IMO Secretary-General Kitack Lim opened the 69th session (speech), which is being chaired by Mr. Zulkurnain Ayub (Malaysia). (Photos)
The Hon Mr Anthony Loke Siew Fook, Minister of Transport, Malaysia, addressed the Committee, pledging Malaysia's continued commitment to supporting IMO's technical cooperation activities and to the World Maritime Day theme, empowering women in the maritime community. Malaysia handed over generous funds to support WMU, IMLI and the GHG TC-Trust Fund.
A national training course in oil spill response has been delivered in Montenegro by REMPEC, the IMO-administered pollution emergency response centre in the Mediterranean (19-21 June). The course was designed to prepare the competent national authorities to co-ordinate and manage responses and make decisions on strategies and tactics to be used in clean-up operations. It was aimed at supervisors and on-scene commanders.
The training course will help Montenegro implement the International Convention on Oil Pollution Preparedness, Response and Co-operation (OPRC 90), which specifically calls for states to establish relevant oil-spill training programmes. IMO has developed a range of "model" training courses to address all aspects of oil spill planning, response and management.
This particular activity was part of a comprehensive plan to protect Montenegro and the Adriatic Sea against the effects of oil spills. In 2011, Montenegro adopted a national contingency plan which REMPEC helped to draft. This will be complemented by the Adriatic Sub Regional Oil Spill Contingency Plan (ASOSCoP)to be developed within a broader EU Strategy for the Adriatic-Ionian Region (EUSAIR). These, in turn, are encompassed in a wider approach (supported by IMO and REMPEC) in which Montenegro will prepare a national action plan to implement the 2016-2021 regional strategy for prevention of, and response to, marine pollution from ships.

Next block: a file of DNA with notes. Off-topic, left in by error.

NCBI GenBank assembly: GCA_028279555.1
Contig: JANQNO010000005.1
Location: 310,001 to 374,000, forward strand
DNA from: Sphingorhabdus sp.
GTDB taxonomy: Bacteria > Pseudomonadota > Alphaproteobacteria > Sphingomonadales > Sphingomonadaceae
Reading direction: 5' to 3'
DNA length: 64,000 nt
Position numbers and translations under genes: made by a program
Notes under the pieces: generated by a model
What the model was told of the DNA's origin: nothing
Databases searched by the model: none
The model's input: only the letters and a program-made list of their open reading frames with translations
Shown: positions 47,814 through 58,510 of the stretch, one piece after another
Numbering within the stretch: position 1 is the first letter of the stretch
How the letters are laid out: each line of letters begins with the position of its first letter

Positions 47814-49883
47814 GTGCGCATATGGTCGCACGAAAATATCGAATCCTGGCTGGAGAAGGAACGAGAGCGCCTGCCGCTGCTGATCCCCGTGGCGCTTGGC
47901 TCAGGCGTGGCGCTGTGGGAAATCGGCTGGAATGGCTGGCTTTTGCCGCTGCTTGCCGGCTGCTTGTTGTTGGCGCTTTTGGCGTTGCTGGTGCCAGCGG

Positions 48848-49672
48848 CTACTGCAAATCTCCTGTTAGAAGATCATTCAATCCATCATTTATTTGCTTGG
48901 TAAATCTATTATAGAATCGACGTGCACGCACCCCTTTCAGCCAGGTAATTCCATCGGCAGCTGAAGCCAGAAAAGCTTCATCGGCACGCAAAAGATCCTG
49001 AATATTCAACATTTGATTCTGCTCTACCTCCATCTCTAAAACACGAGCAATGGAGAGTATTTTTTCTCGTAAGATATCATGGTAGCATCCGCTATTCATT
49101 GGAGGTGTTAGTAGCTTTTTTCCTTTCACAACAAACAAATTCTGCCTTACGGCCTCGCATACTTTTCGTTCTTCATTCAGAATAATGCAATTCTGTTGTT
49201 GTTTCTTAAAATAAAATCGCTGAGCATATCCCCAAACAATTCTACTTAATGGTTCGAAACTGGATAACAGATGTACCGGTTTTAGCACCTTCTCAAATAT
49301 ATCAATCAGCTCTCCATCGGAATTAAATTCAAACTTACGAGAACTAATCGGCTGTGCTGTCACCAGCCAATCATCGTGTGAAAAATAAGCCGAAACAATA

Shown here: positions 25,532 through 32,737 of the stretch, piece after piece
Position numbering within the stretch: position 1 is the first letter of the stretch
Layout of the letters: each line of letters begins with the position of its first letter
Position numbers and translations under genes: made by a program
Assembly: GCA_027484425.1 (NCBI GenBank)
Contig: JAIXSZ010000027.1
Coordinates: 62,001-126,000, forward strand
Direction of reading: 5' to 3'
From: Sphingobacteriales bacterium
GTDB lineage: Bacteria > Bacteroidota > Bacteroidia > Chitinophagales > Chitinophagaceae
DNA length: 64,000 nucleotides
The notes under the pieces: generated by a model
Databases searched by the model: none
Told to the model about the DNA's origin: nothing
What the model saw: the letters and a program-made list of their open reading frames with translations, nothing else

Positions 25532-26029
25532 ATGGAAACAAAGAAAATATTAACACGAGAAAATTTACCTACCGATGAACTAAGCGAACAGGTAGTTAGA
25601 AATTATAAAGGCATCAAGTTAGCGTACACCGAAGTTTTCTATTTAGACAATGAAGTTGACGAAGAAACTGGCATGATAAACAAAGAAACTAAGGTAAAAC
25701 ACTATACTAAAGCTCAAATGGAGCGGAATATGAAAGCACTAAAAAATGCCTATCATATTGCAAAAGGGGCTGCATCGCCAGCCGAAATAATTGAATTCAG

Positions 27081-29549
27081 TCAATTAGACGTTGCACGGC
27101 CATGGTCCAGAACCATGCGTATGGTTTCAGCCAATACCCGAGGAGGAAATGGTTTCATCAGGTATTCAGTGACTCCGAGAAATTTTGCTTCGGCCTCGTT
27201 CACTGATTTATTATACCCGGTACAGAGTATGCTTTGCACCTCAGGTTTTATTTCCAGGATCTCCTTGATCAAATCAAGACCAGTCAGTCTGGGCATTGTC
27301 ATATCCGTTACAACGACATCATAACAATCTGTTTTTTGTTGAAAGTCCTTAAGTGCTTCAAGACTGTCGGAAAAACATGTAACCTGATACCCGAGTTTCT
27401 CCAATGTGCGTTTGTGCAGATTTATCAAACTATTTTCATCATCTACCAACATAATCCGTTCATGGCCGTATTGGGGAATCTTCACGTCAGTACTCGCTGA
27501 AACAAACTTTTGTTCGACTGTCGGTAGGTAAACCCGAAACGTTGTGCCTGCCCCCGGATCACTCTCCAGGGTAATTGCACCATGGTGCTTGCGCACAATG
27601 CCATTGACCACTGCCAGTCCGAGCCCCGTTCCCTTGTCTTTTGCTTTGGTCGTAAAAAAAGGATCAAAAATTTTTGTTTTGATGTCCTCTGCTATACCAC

training on the International Safety
Management (ISM) Code is underway for nine countries* in the eastern and
southern Africa subregion. The code sets international standard for safe ship
management and operation. Thirty-two participants are taking part in the event,
which is hosted by the Tanzania Shipping Agencies Corporation (TASAC) in Dar es
Salaam, United Republic of Tanzania (17-21 June).
course is focused on how the code evolved and its importance in efforts to